The Saudi national who just killed 3 and injured 8 at the Pensacola Naval Air Station wasn’t the first. Another would-be Saudi terrorist with a pilot’s license obtained in the US nearly was able to slip through the cracks. Naif Abdulaziz M. Alfallaj, who attended flight school in Oklahoma in 2016-17 was charged and convicted of visa fraud for having lied about attending an al-Qaeda training camp in Afghanistan in 2000, according to the DOJ.
KFOR A citizen of Saudi Arabia and a former resident of Weatherford, Oklahoma has pleaded guilty to visa fraud and making a false statement to the FBI by, among other things, concealing his application to and attendance at an al Qaeda training camp in Afghanistan in late 2000.
Naif Abdulaziz M. Alfallaj, 35, was taken into custody in February of 2018, based on a criminal complaint signed in the Western District of Oklahoma.
A federal grand jury returned a three-count indictment against Naif Abdulaziz M. Alfallaj, 34, after his fingerprints turned up on documents found by the U.S. military at an al Qaeda safe house in Afghanistan, the Justice Department said in a statement.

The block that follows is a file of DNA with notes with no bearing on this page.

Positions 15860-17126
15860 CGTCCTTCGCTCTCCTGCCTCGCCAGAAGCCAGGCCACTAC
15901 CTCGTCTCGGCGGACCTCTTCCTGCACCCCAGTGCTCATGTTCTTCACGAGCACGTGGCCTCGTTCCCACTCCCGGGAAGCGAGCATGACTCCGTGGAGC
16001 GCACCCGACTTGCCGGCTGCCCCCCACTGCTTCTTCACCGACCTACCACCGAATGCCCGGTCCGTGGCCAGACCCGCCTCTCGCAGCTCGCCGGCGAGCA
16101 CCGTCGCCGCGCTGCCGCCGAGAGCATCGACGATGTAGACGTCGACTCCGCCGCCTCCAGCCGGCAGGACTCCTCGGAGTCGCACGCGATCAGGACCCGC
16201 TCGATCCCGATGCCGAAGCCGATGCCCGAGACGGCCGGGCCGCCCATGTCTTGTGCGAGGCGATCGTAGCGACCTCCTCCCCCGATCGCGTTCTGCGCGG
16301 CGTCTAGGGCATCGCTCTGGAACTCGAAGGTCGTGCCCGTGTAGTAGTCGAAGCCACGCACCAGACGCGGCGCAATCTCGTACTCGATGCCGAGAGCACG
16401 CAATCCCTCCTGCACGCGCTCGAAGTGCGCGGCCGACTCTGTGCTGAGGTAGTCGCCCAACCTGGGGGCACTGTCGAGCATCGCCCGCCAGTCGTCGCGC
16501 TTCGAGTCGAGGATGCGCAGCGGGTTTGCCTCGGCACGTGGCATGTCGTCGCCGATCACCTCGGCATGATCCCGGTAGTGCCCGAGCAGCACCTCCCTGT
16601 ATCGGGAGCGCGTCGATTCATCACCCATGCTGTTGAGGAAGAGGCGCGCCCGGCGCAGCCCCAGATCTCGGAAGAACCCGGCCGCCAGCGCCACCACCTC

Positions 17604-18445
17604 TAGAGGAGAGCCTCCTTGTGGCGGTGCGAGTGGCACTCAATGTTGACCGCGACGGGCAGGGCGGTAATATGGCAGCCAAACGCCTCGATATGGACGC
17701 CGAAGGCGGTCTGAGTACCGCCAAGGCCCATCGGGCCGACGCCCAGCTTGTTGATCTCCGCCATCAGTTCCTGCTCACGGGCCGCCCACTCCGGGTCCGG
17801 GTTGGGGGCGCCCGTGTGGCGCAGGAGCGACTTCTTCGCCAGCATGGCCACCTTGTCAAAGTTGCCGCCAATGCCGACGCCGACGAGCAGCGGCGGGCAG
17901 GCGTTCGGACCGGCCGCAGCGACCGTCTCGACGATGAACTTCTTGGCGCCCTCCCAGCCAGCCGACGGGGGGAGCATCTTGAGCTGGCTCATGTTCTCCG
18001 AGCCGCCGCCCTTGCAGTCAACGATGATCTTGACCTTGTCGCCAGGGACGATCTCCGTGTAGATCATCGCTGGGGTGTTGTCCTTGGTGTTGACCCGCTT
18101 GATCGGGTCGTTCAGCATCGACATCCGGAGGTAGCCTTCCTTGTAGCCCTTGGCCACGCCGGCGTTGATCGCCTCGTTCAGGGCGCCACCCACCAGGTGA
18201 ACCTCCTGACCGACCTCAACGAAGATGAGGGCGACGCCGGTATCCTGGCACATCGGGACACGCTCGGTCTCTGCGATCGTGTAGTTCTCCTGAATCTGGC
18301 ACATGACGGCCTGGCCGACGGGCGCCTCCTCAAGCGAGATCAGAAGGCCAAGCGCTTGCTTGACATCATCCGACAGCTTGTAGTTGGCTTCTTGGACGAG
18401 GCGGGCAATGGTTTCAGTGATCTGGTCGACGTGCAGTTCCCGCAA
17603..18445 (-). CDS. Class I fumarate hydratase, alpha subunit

The document was a five-page application for the Farooq camp, where four of the Sept. 11 hijackers trained.
In March 2017, the FBI began analyzing a trove of documents recovered during a December 2001 raid on an al Qaeda safe house in Kandahar, Afghanistan. According to the criminal complaint, 15 latent fingerprints matching Alfallaj were found on an intake document for the al Farooq training camp.
Officials say some of the terrorist organization’s leaders and operatives were trained or instructed at the camp, located outside Kandahar, including some of the 9/11 hijackers.
Alfallaj pleaded guilty to one count of visa fraud and one count of making a false statement to the FBI relating to international terrorism. In particular, he admitted he possessed a nonimmigrant visa from March 2012 to early 2018 that he obtained by fraud.
He also admitted he falsely told agents during the December 2017 interview that he had never visited Afghanistan or participated in religious, tactical, or military training outside Saudi Arabia, and otherwise affirmed falsely that all of the answers on his nonimmigrant visa application were true and correct.
Court documents say in October 2011, Alfallaj applied for a non-immigrant spousal visa, stating his wife is a non-immigrant student visa holder in the United States. The application was approved six days later.